SO/GI information can be entered into the EHR by appropriate staff or directly by the patient through an online portal or mobile device. Whichever way the data is collected, SO/GI questions should be asked periodically, as sexual orientation and gender identity can change over time. Figure 3 illustrates a sample process of gathering SO/GI data in clinical settings.
Figure 3: Sample process for collecting data from patients in clinical settings
Health centers that collect SO/GI data need to ensure that all staff are first trained on effective communication with LGBT people. This training should include information on LGBT people and their health needs, as well as information on how to safeguard patient privacy and confidentiality. Training is available from the National LGBT Health Education Center at www.lgbthealtheducation.org.
There are various ways that SO/GI information can be incorporated into the EHR; there is no single system for accomplishing this. Health centers will need to work with their EHR vendors on how to structure questions as well as how to structure decision support (reminder systems) and coding. This also means it is important to educate insurers about standards of care for LGBT people so that reimbursement policies recognize the unique health needs of LGBT people.
The federal government is actively considering opportunities to support health care providers in asking SO/GI questions in clinical settings. As of spring 2015, the Office of the National Coordinator for Health Information Technology (ONC) has proposed health IT certification requirements calling for creating an optional module to collect SO/GI data. The Centers for Medicare and Medicaid Services’ proposed Meaningful Use Stage 3 rule does not include collection of SO/GI data, although many are recommending its inclusion.6,7,11 To keep up to date on where these proposals stand, please refer to the Do Ask, Do Tell website at doaskdotell.org.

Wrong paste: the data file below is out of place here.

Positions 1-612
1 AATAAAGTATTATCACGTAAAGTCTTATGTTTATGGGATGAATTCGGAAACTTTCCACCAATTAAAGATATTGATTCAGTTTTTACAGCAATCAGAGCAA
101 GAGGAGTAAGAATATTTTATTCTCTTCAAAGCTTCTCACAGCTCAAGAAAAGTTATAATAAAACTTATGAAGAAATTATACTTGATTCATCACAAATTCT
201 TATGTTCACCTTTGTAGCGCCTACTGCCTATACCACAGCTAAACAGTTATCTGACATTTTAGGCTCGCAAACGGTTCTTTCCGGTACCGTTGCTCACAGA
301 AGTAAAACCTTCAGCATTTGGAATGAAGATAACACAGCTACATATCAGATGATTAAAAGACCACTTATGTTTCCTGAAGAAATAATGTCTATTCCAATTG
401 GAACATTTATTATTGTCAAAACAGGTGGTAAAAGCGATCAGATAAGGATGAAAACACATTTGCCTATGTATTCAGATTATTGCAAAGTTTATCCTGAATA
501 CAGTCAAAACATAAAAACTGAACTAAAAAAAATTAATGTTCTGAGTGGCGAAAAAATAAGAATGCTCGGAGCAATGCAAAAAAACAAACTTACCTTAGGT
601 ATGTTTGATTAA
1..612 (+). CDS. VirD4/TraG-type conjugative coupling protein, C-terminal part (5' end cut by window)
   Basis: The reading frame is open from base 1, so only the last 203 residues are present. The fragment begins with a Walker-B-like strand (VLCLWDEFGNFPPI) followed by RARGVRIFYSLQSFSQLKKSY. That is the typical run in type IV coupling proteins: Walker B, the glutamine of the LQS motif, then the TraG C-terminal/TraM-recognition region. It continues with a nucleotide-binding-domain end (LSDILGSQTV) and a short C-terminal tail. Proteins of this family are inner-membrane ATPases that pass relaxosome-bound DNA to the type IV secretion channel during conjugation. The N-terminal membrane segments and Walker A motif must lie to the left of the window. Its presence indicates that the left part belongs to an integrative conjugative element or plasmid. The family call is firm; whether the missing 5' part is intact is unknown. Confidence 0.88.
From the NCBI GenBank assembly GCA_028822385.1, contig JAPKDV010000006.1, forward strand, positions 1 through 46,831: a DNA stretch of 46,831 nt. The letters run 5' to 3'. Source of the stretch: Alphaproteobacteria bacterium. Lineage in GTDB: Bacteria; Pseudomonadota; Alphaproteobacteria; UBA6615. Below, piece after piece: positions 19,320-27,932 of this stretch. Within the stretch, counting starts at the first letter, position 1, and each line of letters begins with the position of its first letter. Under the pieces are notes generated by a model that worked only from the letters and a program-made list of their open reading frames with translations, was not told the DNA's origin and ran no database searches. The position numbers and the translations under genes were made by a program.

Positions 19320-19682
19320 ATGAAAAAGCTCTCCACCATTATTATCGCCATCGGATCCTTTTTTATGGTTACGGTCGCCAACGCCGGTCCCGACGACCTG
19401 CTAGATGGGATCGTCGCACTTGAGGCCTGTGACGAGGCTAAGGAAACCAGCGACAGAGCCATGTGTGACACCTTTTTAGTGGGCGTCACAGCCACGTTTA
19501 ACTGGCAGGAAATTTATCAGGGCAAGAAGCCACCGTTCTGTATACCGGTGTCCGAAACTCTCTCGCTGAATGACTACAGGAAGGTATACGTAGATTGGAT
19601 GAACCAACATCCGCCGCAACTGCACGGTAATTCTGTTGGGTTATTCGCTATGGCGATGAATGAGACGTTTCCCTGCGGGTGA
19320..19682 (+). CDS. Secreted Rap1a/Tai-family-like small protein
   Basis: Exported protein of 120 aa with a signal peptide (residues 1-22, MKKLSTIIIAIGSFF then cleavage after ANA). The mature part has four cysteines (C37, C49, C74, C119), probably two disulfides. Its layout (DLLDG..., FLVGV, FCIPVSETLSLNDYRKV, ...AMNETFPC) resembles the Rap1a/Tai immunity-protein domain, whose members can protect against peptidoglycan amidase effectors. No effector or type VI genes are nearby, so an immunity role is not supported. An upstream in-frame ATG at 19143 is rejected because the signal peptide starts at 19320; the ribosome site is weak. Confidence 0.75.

Given the documented disparities found in LGBT populations, it is critical for health centers to begin the standardized collection of SO/GI data in EHRs. Gathering this data will increase quality of care given to LGBT patients by allowing health centers to measure and track outcomes in these populations. Asking these questions also improves patient-centered care. Providers who are informed of their patients’ sexual orientation and gender identity – and are trained to care for LGBT patients– are better able to provide care that is relevant, specific, and compassionate. For further resources and information, see the Resources section below, and visit the National LGBT Health Education Center’s website at www.lgbthealtheducation.org.
- Somerville GG, Diaz S, Davis S, Coleman KD, Taveras S. Adapting the popular opinion leader intervention for Latino young migrant men who have sex with men. AIDS Educ Prev. 2006;18(4 Suppl A):137-48.
- Rhodes SD, Daniel J, Alonzo J, et al. A systematic community-based participatory approach to refining an evidence-based community-level intervention: the HOLA intervention for Latino men who have sex with men. Health Promot Pract. 2013;14(4):607-16.
- Sue DW. Sexual orientation microagressions and heterosexism. In:Microagressions in Everyday Life: Race, Gender, and Sexual Orientation. Hoboken, NJ: John Wiley & Sons, Inc.; 2010
- Grant J, Mottet LA, Tanis J, et al. Injustice at every turn: a report of the National Transgender Discrimination Survey. Washington: National Center for Transgender Equality and National Gay and Lesbian Task Force; 2011.
- Institute of Medicine. The Health of Lesbian, Gay, Bisexual, and Transgender (LGBT) People: Building a Foundation for Better Understanding. Washington, DC: National Academies Press; 2011. Available at www.nap.edu/catalog.php?record_id=13128.